Cell polarity in one-cell C. elegans embryos guides an asymmetric cell division that starts the resulting cells along different developmental paths. Cell polarization starts in response to a signal from the centrosomes, triggering a cellwide reorganization of the cortex. Functionally, the most notable change is the establishment of two mutually exclusive, antagonistic cortical domains, each composed of distinct PAR proteins. PAR proteins are a diverse but generally conserved group of polarity regulators that exert their polarizing effects through different downstream components. In one-cell C. elegans embryos, PAR polarity dictates the asymmetric segregation of fate determinants in the cytoplasm and controls the position of the cleavage furrow, allowing for unequal cell division. C. elegans embryos have been informative in identifying cell polarity factors, largely because embryo development is invariant and thus deviations from normal are easy to detect. It is becoming increasingly apparent that the invariance of C. elegans polarization results from parallel pathways and backup mechanisms that ensure robustness when components vary or the system is compromised. Recent work now points to a significant role of protein homeostasis in the accuracy and precision of polarity establishment in C. elegans, raising questions about the regulatory circuits that underlie this robustness.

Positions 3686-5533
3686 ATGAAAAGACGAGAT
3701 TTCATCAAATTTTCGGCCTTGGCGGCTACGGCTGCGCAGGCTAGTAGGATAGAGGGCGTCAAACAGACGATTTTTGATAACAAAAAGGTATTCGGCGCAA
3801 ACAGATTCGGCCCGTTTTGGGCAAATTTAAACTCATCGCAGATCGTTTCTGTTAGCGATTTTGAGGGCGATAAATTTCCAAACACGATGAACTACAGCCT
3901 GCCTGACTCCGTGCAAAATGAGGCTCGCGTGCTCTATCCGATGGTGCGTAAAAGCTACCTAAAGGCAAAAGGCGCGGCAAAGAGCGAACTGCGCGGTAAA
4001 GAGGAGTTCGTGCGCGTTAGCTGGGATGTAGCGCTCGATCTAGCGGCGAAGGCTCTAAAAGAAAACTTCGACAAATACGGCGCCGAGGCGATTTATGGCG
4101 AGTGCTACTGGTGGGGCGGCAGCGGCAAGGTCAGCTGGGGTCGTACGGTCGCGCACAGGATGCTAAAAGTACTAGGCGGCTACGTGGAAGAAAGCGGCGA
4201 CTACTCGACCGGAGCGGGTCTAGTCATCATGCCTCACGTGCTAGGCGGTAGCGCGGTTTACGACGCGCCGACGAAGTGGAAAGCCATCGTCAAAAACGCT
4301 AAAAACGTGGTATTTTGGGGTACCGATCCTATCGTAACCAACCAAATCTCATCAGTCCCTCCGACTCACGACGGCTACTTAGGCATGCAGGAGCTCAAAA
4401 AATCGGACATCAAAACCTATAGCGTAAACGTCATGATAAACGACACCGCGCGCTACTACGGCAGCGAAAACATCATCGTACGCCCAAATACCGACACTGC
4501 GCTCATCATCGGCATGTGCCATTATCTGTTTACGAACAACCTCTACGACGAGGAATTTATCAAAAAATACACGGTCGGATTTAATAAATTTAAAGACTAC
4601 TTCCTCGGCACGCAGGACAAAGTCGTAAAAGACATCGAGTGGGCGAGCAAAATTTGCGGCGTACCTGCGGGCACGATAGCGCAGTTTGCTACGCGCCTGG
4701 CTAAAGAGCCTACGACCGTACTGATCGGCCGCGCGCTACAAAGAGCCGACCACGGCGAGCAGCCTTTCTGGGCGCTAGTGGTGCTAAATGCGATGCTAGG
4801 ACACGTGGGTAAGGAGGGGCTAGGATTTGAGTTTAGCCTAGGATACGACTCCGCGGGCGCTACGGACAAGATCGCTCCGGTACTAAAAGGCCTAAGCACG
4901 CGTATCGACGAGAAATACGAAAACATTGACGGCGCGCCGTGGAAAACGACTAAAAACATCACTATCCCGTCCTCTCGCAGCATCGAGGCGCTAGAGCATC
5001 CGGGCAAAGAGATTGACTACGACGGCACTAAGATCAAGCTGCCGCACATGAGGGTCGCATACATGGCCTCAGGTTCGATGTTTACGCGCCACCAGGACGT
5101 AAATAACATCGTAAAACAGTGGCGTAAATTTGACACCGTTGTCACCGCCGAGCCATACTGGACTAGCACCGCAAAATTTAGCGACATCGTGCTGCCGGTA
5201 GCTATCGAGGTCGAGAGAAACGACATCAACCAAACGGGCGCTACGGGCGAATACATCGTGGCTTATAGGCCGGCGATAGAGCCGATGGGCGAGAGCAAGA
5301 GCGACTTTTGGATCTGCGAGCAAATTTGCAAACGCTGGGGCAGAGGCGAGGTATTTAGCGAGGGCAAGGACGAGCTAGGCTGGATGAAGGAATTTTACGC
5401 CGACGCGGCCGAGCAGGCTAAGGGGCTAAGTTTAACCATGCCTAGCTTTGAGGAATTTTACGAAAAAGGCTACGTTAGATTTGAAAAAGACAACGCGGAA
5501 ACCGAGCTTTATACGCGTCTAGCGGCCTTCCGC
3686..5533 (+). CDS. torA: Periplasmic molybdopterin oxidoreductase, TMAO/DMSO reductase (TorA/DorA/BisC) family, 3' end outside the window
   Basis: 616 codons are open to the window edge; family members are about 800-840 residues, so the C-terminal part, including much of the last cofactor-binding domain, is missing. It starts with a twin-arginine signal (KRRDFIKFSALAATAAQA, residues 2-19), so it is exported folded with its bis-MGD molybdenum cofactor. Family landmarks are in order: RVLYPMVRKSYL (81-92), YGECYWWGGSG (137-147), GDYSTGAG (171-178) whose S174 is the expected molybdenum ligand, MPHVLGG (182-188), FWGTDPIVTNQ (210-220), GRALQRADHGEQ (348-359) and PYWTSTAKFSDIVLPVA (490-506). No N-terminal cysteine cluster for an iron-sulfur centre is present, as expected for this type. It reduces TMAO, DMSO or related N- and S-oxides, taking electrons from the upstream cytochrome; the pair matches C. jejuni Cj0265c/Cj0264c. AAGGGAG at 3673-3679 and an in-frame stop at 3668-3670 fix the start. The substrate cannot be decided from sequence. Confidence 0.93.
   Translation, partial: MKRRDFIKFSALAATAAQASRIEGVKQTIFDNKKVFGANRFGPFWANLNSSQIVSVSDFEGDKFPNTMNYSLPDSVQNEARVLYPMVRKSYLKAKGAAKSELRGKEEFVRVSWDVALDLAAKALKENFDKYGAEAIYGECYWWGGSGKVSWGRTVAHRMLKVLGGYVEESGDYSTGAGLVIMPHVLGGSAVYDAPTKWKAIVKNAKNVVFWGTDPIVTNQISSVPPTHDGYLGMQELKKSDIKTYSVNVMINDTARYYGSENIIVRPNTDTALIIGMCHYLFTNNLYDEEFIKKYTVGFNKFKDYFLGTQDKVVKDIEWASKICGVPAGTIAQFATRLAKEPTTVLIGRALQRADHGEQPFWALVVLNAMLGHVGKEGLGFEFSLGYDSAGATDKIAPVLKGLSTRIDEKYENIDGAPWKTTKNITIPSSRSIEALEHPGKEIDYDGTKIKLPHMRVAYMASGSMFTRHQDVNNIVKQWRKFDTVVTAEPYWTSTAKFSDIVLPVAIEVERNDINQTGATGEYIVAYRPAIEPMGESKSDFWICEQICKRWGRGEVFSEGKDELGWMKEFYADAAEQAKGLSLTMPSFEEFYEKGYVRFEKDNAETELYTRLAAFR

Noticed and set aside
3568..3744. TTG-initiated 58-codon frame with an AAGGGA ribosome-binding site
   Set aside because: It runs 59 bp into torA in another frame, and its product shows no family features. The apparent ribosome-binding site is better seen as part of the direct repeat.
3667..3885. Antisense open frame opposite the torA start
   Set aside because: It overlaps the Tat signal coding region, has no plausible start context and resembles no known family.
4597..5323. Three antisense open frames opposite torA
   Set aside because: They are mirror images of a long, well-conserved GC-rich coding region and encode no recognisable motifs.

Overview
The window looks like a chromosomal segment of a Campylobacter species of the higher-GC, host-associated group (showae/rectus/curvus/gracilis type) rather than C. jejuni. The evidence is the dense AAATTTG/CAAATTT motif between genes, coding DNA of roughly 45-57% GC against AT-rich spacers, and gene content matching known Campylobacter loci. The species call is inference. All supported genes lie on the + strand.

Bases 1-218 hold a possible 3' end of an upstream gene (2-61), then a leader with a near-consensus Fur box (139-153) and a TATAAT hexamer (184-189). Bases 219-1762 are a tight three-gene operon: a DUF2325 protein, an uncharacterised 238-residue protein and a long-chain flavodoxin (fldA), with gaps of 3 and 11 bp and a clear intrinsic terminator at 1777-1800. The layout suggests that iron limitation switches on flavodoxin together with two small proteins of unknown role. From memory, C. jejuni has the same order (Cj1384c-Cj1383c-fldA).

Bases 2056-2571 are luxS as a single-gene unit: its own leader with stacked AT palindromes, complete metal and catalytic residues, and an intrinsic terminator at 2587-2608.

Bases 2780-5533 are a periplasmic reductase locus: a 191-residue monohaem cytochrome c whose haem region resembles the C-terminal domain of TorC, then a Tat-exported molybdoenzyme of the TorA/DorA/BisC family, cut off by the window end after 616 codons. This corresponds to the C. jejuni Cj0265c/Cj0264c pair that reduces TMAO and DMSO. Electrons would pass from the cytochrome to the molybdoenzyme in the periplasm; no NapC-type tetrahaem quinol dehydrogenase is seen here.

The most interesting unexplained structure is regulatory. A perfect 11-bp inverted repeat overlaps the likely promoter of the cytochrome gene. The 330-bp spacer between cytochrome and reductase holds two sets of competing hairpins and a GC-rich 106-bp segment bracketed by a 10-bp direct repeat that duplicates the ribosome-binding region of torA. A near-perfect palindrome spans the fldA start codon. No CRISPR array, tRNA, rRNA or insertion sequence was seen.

|Title of host publication||Cell Polarity 2|
|Subtitle of host publication||Role in Development and Disease|
|Publisher||Springer International Publishing|
|Number of pages||32|
|State||Published - 1 Jan 2015|
Bibliographical notePublisher Copyright:
© Springer International Publishing Switzerland 2015.
- Fate determinant
- PAR protein
- Protein homeostasis
- Symmetry breaking
ASJC Scopus subject areas
- Biochemistry, Genetics and Molecular Biology (all)
- Medicine (all)